- Fruits: cherries, grapes
- Animals: poultry
- Pest Management: biological control, weeder geese/poultry
- Production Systems: integrated crop and livestock systems
Pests like slugs, snails, insects, and even rodents are a big issue for orchard producers and require big costs to manage. Historically, many cultures have used ducks to reduce pests. However, this is not a commonly used practice in the United States. By using ducks against weeds, slugs, and snails, pests can be used as feed. This reduces chemical and labor costs while increasing profit with the sale of duck and eggs.
Our proposed project would combine three different breeds; Muscovy, Khaki Campbell, and Indian Runner. Areas of the orchard will be sectioned and include areas with ducks as biocontrol and control areas managed conventionally. Costs and returns will be measured for each treatment to evaluate economic and environmental sustainability. Sustainability is a must in these modern times with the immediate threat of climate change. This research will help farmers provide quality food to local communities while reducing fossil fuel use, labor and chemical costs, pollution to soil and water, and their impact on the environment.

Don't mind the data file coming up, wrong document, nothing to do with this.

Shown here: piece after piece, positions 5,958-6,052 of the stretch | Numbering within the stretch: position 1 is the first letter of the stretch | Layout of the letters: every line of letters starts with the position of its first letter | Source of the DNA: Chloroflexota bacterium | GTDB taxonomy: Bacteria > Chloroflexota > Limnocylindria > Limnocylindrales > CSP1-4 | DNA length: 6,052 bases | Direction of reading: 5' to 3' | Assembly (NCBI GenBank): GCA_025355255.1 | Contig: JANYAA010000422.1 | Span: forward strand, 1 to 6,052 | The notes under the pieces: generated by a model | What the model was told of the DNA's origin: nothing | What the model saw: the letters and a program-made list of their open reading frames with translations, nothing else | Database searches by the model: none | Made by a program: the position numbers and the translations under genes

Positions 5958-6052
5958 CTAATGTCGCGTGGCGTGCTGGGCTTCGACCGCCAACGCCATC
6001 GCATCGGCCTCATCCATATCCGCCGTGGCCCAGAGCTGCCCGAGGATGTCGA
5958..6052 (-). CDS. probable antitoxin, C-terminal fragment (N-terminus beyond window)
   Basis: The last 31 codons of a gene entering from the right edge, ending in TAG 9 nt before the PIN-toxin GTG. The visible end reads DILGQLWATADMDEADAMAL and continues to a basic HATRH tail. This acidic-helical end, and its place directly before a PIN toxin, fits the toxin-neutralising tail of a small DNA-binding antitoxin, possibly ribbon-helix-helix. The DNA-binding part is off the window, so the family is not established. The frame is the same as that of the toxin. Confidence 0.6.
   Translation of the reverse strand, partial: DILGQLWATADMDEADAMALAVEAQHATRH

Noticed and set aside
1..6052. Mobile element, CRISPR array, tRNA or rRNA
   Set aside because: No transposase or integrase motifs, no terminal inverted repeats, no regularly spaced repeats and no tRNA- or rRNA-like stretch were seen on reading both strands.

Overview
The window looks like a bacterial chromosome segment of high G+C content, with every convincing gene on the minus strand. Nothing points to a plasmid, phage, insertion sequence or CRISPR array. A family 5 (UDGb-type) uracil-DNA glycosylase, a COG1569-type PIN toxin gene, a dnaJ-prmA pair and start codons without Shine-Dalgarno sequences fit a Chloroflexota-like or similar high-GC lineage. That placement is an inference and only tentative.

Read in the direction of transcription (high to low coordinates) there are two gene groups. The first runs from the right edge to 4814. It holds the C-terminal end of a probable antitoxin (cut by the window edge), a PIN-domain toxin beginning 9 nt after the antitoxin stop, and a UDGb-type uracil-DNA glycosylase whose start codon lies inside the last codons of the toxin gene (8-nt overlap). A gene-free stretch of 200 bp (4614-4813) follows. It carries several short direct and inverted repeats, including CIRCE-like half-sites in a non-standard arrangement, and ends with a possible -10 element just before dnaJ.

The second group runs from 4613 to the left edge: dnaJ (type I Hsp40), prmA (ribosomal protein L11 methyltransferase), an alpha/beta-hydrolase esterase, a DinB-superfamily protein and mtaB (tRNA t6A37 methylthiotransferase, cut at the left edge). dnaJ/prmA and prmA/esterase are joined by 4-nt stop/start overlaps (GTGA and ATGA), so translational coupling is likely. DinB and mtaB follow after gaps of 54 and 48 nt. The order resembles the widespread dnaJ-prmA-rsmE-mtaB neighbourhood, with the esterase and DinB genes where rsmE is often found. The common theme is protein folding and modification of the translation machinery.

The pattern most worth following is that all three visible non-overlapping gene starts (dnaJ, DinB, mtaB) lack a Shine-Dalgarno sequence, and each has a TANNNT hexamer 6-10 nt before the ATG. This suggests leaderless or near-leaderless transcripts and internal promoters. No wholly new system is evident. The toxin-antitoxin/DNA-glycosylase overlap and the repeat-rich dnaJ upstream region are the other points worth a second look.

This project is in cooperation with Oregon State University's Small Farms Program and includes having technical advice and outreach capabilities. The proposed outreach plan includes an Extension article, two on-farm tours, and a presentation at a small farm workshop. Additionally, we plan to create video content and infographics to disseminate the information through multiple farmer networks and channels.
Project objectives from proposal:
The objectives for this proposed study include:
- Examine the effectiveness of ducks as weed and pest control in an orchard crop system.
- Assess the economic and environmental sustainability of using ducks as biocontrol within an orchard crop system.
- Identify the number of ducks per acre that can control pests to the desired level while maintaining the lowest input cost.